We all have times where we sustain an injury or life gets too busy and we end up missing a few weeks of training. Then when we get fired up again we can overdo things, only to get re-injured or fall into a hole of fatigue and soreness. To give yourself the best chance of building the snowball and returning to your normal training regime, you have to take a slow and progressive approach.
Return to running programs vary greatly, depending on the reason for the stoppage time and its duration. However, assuming your injury has healed and you have a rehab routine you follow, then here’s a simple guide to getting back into the swing of things.
1. For every week you didn’t run, you need two weeks to get back to full volume. So if you had a week off due to a holiday, then you’ll need a couple weeks to ramp up. If you missed 6 weeks with a calf strain, then you’re looking at 12 weeks of gradual increases.
2. Start with short runs followed by walk recoveries. As a guide, for every week you missed, you need the same number of runs prior to doing a continuous 30 mins. So if you missed 2 weeks, then your first run might be an easy 20mins broken into 2 x 10mins, and your second run could be 2 x 15 mins with a 2min walk in the middle. Then run three is 30 mins straight. Similarly, a sic week break means the best part of ten days before you do a 30 minute jog.
3. Run every second day for the first week and then gradually increase the frequency of days spent on your feet. You can substitute other exercise on the non-running days, as long as it’s not detrimental to the recovery of your pins, and doesn’t overly load the injury that just healed. Personally, I like core work or swimming as temporary cross training options.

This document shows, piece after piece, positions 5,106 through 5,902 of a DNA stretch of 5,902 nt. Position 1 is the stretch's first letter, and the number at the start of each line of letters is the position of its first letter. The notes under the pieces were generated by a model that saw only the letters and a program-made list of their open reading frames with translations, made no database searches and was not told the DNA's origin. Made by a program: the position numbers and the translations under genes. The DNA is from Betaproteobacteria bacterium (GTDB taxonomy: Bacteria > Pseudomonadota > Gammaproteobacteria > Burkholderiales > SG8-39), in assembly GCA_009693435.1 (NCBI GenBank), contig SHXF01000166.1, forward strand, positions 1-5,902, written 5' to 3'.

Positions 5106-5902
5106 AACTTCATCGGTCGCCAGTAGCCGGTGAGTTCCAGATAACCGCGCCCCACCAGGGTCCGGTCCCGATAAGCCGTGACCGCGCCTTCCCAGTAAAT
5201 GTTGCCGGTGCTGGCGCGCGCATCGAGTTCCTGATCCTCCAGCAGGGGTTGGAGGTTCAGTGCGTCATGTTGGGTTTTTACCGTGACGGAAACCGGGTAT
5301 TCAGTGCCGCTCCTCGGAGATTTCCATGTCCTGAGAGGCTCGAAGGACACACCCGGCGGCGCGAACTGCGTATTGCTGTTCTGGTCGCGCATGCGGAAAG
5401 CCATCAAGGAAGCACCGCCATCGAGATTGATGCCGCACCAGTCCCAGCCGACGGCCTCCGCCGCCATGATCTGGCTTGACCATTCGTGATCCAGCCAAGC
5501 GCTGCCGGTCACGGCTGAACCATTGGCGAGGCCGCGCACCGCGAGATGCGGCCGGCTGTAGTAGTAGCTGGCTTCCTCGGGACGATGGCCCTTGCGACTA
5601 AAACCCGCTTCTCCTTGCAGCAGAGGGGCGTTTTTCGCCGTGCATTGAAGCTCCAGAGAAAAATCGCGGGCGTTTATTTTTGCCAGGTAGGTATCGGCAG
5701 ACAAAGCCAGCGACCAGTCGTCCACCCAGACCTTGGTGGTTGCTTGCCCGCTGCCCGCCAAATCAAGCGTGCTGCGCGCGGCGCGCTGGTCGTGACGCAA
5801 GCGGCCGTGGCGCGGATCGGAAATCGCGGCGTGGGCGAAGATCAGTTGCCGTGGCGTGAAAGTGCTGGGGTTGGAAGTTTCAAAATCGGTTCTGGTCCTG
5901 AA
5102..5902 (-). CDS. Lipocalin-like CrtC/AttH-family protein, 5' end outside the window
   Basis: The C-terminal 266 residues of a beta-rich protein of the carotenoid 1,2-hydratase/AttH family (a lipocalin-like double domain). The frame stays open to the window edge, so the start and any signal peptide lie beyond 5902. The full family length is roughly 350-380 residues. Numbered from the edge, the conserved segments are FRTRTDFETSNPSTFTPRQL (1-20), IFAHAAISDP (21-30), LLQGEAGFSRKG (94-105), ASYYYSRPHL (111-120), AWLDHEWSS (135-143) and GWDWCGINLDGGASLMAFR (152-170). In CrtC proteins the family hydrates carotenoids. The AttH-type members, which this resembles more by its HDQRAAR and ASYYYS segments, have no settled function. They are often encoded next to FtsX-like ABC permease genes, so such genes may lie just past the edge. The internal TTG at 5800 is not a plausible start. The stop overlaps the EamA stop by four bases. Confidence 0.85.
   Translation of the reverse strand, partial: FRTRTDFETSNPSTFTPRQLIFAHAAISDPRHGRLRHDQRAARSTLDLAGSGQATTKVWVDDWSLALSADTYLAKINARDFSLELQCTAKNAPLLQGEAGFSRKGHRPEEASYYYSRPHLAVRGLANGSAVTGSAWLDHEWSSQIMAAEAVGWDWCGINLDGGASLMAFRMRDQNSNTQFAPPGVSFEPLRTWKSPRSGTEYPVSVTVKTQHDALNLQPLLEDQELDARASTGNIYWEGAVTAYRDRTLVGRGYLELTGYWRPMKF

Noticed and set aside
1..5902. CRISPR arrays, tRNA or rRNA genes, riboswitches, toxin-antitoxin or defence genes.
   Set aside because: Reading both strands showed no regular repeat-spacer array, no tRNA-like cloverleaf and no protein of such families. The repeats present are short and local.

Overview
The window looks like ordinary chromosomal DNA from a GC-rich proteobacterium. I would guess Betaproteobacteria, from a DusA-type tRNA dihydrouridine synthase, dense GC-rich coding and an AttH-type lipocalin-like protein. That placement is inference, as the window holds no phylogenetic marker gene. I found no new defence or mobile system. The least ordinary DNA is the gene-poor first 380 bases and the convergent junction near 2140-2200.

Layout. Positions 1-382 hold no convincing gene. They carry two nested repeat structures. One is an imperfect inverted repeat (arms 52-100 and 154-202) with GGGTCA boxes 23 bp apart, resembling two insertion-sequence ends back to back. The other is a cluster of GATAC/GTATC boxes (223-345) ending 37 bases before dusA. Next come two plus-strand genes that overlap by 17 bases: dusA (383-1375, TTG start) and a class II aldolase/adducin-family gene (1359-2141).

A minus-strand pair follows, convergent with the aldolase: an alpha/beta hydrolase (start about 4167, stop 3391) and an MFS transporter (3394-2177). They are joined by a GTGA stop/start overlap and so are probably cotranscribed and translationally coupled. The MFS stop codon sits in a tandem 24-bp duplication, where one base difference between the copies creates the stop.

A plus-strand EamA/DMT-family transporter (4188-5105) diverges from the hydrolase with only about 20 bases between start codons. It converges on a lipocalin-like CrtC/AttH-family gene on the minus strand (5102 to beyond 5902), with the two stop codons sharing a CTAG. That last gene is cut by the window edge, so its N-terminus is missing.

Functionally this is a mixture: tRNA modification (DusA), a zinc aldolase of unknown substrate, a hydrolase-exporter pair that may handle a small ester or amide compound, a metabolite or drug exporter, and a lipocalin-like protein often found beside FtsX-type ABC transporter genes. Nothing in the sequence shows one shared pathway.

4. Start with time on legs as the key metric. In the early stages it’s not about distance or speed. Focus on your technique and enjoying being back on your feet. Ignore the pace and keep a good cadence (160 to 180 strides per minute).
5. Do a little bit of self-massage and some light stretching/activation exercises prior to running. While the jury is still out on the benefits of static stretching, it’s still wise to do something to wake up the muscles and tendons prior to heading out the door.
6. Get a massage after the first fortnight back running and if possible, have a gait analysis done to make sure you’re moving correctly and haven’t picked up any bad habits or postural changes during your break. Often you find you might run a little wonky due to protecting an old injury, or you may have developed a tight back that alters your stride. If you can identify these things immediately, you’ll avoid getting a new niggle.
7. Don’t be afraid to take a few steps back. If at any pint you feel like you might be starting to aggravate an injury or you begin to develop unusual soreness, then by all means, give yourself an extra day or two off. You can also go back a week on your return to run program and decrease the loading for a little longer.